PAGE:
Tusk's Royal Patron, the Duke of Cambridge

Tusk's Royal Patron

Like his father The Prince of Wales and his grandfather The Duke of Edinburgh, The Duke of Cambridge has a passion for conservation.

The Duke of Cambridge has been the Royal Patron of Tusk since 2005 and has been a powerful advocate for Tusk’s work to support conservation, education and community development across Africa ever since.

As Chief Executive of Tusk, Charlie Mayhew has seen The Duke’s commitment to conservation first-hand, “the Duke shares our philosophy that the future of Africa's unique wildlife relies heavily on our ability to successfully link the livelihoods of the local people with the benefits of preserving their natural heritage.”

In 2010, The Duke of Cambridge and Prince Harry travelled together on a joint overseas tour to visit Tusk projects in Botswana. Together the brothers visited the Mokolodi Nature Reserve, a longstanding Tusk supported project which aims to promote a love of and respect for nature in Botswana’s youth through environmental education.  Another project they visited was Botswana Predator Conservation Trust – which is working to develop a bioboundary technique to reduce conflict between farmers and natural predators.

In a speech to mark Tusk’s 20th anniversary, The Duke noted: “The imperative of balancing conservation of wildlife and natural resources with the ever-growing needs of the human race is at the heart of the great challenge facing mankind today.”

During a visit to California in 2011, The Duke and Duchess of Cambridge attended a reception to mark the launch of Tusk's US Patrons Circle at the house of Oscar winning film producer and philanthropist, Steve Tisch.  They raised awareness for the charity amongst high profile US supporters, including actress Reese Witherspoon.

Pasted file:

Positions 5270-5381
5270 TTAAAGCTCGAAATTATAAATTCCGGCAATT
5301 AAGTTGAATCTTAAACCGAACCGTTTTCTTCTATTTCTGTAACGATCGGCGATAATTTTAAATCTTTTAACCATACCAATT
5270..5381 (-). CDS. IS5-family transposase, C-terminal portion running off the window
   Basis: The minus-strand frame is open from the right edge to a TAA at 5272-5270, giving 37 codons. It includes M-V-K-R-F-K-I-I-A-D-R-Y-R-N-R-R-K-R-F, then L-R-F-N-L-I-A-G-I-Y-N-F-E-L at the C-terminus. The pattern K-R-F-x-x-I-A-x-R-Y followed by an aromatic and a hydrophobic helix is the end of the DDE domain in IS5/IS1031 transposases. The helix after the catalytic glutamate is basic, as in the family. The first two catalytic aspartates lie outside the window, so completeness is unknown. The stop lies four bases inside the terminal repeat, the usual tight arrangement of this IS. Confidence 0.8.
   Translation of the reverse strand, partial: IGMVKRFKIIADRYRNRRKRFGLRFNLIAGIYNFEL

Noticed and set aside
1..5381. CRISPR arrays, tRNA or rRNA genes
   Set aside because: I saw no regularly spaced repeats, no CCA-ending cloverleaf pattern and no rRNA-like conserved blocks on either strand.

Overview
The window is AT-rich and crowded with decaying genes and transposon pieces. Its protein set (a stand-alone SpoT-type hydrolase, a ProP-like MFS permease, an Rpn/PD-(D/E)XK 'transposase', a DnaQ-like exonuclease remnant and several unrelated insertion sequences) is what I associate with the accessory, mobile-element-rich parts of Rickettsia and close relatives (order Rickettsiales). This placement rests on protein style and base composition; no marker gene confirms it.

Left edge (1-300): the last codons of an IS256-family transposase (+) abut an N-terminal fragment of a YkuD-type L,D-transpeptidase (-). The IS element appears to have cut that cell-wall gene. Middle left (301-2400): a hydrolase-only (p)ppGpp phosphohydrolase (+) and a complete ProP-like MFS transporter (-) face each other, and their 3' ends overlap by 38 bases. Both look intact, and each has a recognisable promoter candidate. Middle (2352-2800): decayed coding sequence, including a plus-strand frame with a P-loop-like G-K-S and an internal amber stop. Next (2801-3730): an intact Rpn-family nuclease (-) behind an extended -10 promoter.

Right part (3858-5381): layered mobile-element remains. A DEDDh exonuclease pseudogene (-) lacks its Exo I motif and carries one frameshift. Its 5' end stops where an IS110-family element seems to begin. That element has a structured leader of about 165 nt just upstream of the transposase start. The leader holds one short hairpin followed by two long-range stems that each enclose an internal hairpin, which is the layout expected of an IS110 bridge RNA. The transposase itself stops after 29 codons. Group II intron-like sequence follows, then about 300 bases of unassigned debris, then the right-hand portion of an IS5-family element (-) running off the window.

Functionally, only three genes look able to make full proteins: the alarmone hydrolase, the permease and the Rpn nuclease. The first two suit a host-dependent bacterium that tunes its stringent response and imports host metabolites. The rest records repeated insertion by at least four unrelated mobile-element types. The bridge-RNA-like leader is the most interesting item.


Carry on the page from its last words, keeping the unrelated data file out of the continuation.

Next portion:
At the London premiere of the film African Cats, which The Duke and Duchess attended in April 2012, he gave a keynote address where he highlighted that there are now half as many lions living wild in Africa than as there were 20 years ago, principally due to loss of habitat.  “Africa’s natural heritage is the world’s natural heritage.  We have to preserve places like this…not just for us, but for future generations”, he said.

The Duke and Duchess of Cambridge attended the inaugural Tusk Conservation Awards at The Royal Society in London on 12th September, 2013. As Royal Patron of Tusk, the Duke presented the awards including the first Prince William Award for Conservation in Africa – a lifetime achievement award given to Clive Stockil from Zimbabwe. The awards, established in partnership with Investec Asset Management, recognise and highlight the work of dedicated conservationists across Africa.

In his keynote speech, the Duke highlighted: "There is so much good work going on which we can celebrate and get behind. I think sometimes, sat here, we can feel a little powerless to make a difference for species that we desperately care about. The focus that these Tusk Awards bring on a diverse group of brilliant conservationists provides a means of channelling our longing to help."

In the words of Charlie Mayhew: “The Duke’s support for Tusk over the years has been immensely helpful in raising both the profile of the charity and the funds that we need. His ability to draw global attention to the plight of endangered species being decimated by illegal wildlife trade has been warmly welcomed by conservationists across the globe and we are enormously grateful to him

Charlie Mayhew MBE, CEO Tusk talks about the work of Tusk

The Duke shares our philosophy that the future of Africa's unique wildlife relies heavily on our ability to successfully link the livelihoods of the local people with the benefits of preserving their natural heritage.

Charlie Mayhew MBE, CEO Tusk
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